WRIGHT: Yeah, yeah. And this actually – There’s a lot of sort of “Deadwood” feeling in it.

CAVANAUGH: Yeah, right.

WRIGHT: I mean, the guy who plays Sheriff – the sheriff, Garrett Dillahunt also really cut his teeth there. They’re both – It’s got that – I mean, it is – it’s a razor’s edge of a movie, absolutely.

CAVANAUGH: I want to go back to – Scott made the point of talking about the young actress Jennifer Lawrence. I want to get your take on her because her performance was really quite remarkable, wouldn’t you say, Beth?

ACCOMANDO: Oh, yeah, she’s very good. She was seen earlier—was it last year in “Burning Plane?”


ACCOMANDO: But she’s very good. And, again, part of what works so well in this film is that nothing really calls attention to itself. It’s not a showy performance. It’s not something that really tries to draw attention. It’s about blending in and becoming a part of this environment. And I think that’s what she does well, all the other actors do well and the director does well, is it’s just this presentation of this environment and this world that really sucks you in and feels thoroughly authentic.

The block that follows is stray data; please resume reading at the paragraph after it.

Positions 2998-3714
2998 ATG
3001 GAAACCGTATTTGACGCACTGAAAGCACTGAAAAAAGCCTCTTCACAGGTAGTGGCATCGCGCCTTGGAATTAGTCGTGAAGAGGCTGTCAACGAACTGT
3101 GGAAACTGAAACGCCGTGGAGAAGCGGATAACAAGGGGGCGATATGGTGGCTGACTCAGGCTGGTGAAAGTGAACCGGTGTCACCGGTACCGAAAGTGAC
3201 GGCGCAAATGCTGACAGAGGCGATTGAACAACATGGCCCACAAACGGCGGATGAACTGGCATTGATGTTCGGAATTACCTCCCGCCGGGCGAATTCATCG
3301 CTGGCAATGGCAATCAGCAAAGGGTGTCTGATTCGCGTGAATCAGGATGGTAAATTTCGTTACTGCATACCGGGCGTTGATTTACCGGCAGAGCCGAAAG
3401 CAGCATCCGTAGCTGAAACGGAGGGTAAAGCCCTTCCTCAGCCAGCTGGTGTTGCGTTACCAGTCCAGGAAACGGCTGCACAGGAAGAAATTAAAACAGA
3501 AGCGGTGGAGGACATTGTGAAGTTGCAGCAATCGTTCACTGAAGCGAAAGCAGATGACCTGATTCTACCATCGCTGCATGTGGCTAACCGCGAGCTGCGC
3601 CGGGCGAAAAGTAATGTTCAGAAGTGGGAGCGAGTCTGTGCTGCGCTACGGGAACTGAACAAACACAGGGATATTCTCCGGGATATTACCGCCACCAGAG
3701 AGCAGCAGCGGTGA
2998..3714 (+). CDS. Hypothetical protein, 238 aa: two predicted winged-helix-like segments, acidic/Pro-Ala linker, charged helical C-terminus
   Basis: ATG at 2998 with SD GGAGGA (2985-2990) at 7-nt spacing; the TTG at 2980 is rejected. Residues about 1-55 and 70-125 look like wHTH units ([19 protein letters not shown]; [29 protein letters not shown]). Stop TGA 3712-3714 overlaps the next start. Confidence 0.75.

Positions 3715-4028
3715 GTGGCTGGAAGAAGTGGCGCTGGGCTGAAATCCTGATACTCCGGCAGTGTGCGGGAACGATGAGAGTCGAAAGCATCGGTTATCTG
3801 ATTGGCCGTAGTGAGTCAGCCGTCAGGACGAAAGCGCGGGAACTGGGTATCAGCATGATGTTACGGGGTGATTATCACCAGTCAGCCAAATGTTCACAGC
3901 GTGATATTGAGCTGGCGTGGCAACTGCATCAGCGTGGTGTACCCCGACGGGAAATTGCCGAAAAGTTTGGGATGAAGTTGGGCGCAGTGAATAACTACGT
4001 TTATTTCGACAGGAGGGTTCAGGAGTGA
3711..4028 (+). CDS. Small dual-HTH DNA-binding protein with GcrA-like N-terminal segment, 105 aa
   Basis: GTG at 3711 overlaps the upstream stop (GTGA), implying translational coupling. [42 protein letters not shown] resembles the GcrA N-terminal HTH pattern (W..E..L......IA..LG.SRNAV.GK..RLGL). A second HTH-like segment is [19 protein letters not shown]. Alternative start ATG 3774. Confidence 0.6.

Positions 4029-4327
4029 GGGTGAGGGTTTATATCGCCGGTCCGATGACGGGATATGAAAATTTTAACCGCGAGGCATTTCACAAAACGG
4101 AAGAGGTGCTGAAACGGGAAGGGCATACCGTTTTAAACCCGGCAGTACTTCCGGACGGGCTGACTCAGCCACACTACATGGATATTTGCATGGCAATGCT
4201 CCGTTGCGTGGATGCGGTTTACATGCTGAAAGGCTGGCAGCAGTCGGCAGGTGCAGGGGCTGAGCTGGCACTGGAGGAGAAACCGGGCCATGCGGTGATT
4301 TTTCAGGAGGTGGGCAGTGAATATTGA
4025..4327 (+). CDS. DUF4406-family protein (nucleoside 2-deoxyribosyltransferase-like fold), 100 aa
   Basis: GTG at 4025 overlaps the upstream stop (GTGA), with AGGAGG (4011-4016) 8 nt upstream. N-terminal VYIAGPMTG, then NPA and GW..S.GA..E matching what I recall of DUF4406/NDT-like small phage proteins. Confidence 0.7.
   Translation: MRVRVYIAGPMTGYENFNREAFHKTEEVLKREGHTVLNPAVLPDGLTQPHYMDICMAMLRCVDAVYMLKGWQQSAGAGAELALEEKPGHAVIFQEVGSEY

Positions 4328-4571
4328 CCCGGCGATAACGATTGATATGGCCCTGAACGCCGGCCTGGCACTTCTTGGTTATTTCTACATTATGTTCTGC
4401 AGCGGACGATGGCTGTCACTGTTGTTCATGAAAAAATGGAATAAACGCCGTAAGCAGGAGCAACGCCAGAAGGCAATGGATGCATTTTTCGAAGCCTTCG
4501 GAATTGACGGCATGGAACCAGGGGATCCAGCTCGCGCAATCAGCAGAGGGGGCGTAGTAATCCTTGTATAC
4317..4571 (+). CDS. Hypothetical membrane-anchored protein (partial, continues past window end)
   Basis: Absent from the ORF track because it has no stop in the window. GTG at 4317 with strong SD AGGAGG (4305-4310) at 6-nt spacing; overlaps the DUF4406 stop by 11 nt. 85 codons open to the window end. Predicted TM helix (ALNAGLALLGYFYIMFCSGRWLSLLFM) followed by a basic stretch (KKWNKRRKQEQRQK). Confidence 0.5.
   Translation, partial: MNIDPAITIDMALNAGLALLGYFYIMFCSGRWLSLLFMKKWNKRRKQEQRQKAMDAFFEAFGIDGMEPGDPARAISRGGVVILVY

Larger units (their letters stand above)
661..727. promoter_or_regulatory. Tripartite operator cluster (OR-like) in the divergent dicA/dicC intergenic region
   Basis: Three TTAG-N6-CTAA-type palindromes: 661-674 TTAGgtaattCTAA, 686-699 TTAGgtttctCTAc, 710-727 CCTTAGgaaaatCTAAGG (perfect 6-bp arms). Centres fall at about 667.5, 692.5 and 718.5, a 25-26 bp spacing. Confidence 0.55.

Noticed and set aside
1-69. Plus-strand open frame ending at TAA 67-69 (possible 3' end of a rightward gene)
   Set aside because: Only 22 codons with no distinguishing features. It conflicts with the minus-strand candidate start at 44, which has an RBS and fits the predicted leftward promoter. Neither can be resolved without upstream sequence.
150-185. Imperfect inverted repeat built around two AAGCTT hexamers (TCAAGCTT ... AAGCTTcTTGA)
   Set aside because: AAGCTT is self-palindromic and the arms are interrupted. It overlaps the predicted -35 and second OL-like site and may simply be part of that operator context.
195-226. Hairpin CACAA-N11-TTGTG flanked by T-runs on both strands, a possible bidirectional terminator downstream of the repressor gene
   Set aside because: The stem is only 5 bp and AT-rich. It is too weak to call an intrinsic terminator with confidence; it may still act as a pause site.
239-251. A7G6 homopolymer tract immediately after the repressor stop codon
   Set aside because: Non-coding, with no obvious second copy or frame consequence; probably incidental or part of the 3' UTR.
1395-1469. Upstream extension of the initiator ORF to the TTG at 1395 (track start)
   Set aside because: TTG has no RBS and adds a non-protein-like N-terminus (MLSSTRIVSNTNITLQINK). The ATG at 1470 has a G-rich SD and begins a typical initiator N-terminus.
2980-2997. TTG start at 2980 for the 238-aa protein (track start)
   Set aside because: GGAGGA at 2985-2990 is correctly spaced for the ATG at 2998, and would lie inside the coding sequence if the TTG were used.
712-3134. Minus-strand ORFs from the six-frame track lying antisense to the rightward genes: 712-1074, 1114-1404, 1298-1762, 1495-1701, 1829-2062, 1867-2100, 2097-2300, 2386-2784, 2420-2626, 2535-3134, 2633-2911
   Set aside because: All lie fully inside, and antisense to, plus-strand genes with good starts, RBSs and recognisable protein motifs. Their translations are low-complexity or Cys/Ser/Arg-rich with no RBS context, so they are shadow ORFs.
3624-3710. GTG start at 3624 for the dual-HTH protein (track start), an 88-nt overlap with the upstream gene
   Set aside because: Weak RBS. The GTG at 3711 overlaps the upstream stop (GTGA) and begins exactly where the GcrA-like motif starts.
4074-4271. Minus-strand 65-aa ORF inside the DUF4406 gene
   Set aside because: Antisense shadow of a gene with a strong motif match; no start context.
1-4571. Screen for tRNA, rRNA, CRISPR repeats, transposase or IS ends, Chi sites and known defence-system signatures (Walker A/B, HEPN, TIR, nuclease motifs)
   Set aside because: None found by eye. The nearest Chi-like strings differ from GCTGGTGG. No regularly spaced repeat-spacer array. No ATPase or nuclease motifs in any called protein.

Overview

WRIGHT: And, you know, one of the things I really like about her performance is that, okay, she’s tough as nails, she’s totally flinty, she will stand up to anyone. But it’s also clear that she is 17. She is a kid. She does not have all the answers by any stretch of the imagination. And the things she’s dealing with are not things she wants to be dealing with. And, honestly, they’re things that her mother or father or someone else should be doing instead of her but…

ACCOMANDO: But she’s not tough because it’s like you see tough characters in some other films where it’s kind of an act or it’s part of, you know, what she thinks she needs to do to be cold, she’s only tough because she has to be.


ACCOMANDO: She – It’s the environment and things going on in her life that force her to do certain things and she’s driven to find her father because if she doesn’t they’re going to take the house and the land away and she – the kids’ll – her two siblings will be taken away and what will happen…

WRIGHT: It is cold there.

ACCOMANDO: Yeah, and so she has to be hard as nails because…


ACCOMANDO: …there is no other choice for her.

CAVANAUGH: We’re talk…